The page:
Over the past two decades, considerable studies have investigated the impact of BUMEL conditioning regimen on auto-HSCT outcomes [12,13,14,15]. However, the results from the mentioned comparative studies remained elusive. Herein, the current study systematically compared the efficacy and toxicity of BUMEL-based conditioning with standard conditioning regimen HDMEL 200 mg/m2 in MM patients. There were several observations obtained.

As indicated from an existing study, improving pre-transplantation conditioning chemotherapy by applying higher doses of melphalan (220 mg/m2) in MM patients significantly increased toxicity (e.g., severe mucositis, delayed platelet engraftment, and cardiac arrhythmia), without clear survival advantage over melphalan at 200 mg/m2 despite the improvement of treatment response [10]. Herein, other groups attempted to improve auto-HSCT outcome via combining busulfan with other conditioning regimens, such as melphalan, cyclophosphamide, thiotepa, etoposide, etc. to improve auto-HSCT outcome [32,33,34,35]. Among them, BUMEL has been widely studied and found to be correlated with some benefit compared with HDMEL 200 mg/m2. In the current study, the most noticeable finding was the longer PFS found in MM patients having received conditioning of BUMEL-based as compared with those having received HDMEL 200 mg/m2, which might be explained by the synergistic effect of the combination of busulfan and melphalan [15]. Bashir Q, et al. observed the synergistic toxicity and activation of apoptosis when MM.1R and H929 MM cells were exposed to busulfan plus melphalan combination. The exact mechanism of synergism of these two alkylating agents remains unclear. Researchers speculated that the combination of busulfan with melphalan resulted in the formation of complex genomic lesions which were more difficult for the cancer stem cells to repair [15].

The favorable PFS identified in the BUMEL-based group did not translate into the advantage of OS. A possible interpretation referred to the subsequent lines of rescue treatment after relapse. Lahuerta JJ, et al. reported that the use of novel agents as salvage therapy showed an independent positive prognostic effect on OS regarding the use of conventional chemotherapy at relapse/progression [28]. Notably, in Lahuerta JJ’s study, patients underwent BUMEL conditioning between 2000 and 2002 while patients switched to HDMEL 200 mg/m2 conditioning after 2002 as impacted by the high incidence of veno-occlusive disease (VOD) [28]. This disparity in date resulted in less patients in BUMEL group access to novel agents as salvage treatments than those in HDMEL 200 mg/m2 group, which might have a critical impact on OS. Additionally, the different percentage of patients having received maintenance treatment and different maintenance treatment regimens between the two groups of patients might also have significant influence on OS.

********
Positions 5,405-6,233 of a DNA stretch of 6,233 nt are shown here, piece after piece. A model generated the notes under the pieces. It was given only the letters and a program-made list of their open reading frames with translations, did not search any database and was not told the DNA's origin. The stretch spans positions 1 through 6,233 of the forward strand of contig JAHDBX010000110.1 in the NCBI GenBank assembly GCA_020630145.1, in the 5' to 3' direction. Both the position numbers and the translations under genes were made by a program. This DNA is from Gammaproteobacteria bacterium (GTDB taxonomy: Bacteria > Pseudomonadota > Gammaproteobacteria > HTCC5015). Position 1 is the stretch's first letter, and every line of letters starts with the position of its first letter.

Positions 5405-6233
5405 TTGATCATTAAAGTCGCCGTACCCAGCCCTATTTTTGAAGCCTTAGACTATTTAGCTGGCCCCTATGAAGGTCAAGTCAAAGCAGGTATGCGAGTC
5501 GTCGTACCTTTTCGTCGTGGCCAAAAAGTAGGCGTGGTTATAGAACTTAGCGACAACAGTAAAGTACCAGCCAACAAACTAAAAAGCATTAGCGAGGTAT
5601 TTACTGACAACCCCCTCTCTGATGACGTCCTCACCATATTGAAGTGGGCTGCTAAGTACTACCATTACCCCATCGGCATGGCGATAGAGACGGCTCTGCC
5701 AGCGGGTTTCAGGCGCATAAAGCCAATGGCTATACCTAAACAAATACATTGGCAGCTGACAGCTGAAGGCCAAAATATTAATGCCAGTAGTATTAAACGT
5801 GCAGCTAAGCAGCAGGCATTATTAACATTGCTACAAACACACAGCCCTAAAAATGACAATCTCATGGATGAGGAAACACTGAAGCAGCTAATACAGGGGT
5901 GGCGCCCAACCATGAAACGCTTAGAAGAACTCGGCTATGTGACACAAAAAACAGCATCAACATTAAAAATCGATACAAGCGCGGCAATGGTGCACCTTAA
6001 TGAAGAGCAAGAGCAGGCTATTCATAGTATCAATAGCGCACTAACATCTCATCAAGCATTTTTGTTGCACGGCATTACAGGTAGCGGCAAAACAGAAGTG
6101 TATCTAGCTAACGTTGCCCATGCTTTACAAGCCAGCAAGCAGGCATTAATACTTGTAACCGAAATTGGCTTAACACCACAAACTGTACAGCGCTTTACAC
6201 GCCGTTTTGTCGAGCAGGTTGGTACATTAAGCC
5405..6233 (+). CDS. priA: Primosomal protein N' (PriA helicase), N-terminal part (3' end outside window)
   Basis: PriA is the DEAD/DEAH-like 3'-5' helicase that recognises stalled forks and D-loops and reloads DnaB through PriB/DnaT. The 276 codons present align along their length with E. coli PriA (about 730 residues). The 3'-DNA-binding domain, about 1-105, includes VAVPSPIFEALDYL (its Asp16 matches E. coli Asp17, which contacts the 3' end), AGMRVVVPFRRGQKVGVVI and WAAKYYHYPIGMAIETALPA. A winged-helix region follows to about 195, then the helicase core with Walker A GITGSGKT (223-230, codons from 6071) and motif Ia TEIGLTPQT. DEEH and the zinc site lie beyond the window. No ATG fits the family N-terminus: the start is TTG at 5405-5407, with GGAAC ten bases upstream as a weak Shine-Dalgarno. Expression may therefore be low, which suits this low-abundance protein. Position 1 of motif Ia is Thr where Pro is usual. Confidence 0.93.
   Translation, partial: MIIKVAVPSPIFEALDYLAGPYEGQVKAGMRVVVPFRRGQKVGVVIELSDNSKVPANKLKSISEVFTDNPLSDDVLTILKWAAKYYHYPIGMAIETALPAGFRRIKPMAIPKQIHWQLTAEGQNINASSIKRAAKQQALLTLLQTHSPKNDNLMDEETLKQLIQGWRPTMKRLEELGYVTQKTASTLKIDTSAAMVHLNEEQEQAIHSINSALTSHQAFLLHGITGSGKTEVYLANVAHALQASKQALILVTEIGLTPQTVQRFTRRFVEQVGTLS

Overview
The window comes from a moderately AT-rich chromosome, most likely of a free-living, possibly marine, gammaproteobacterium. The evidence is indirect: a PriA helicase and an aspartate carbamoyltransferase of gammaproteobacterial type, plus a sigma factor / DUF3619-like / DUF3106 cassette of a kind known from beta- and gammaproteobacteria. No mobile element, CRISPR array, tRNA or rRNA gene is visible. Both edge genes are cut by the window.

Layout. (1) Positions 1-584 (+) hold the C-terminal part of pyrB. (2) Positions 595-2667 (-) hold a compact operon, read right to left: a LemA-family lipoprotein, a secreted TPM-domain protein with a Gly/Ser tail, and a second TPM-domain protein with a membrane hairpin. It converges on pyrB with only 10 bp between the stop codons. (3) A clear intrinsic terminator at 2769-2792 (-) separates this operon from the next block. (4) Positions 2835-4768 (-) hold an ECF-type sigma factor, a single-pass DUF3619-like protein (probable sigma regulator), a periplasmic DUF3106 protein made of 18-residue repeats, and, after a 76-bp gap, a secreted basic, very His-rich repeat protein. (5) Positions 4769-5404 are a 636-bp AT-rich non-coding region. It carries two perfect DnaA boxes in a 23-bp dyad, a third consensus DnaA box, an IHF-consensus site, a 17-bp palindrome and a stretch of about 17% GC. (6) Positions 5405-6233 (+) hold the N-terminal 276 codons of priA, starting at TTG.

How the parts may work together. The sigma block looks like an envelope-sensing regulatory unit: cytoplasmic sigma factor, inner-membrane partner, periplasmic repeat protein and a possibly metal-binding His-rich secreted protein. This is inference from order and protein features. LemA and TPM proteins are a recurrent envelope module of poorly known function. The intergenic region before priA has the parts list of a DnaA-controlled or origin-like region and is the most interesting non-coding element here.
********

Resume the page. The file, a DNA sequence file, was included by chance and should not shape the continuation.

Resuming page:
In terms of toxicity, we observed that the incidence of gastrointestinal events was significantly lower in the BUMEL-based group as compared with that in the HDMEL group, which might be explained by the reduced dose of melphalan in the BUMEL-based group as gastrointestinal toxicity, such as diarrhea, nausea, and vomiting, was one of the most common adverse effects exerted by melphalan. However, infection and mucositis were more frequently identified among BUMEL-based recipients for higher intensity of the combined alkylating agent conditioning regimen of busulfan and melphalan. Nevertheless, the mentioned adverse events were manageable and did not extend to transplant-related mortality. Besides, the application of intravenous busulfan with pharmacokinetic dose adjustment could be conducive to reducing the incidence of VOD and other hepatic toxicity. Thus, the frequency of hepatic event was similar between the two conditioning groups in the existing study. Given the toxicity of melphalan and busulfan, delivery melphalan and busulfan simultaneously or separately by polymer nanoparticles may be a promising pharmaceutical design in clinic to reduce the adverse effect and further improve the efficacy of BUMEL conditioning regimen in the future [36].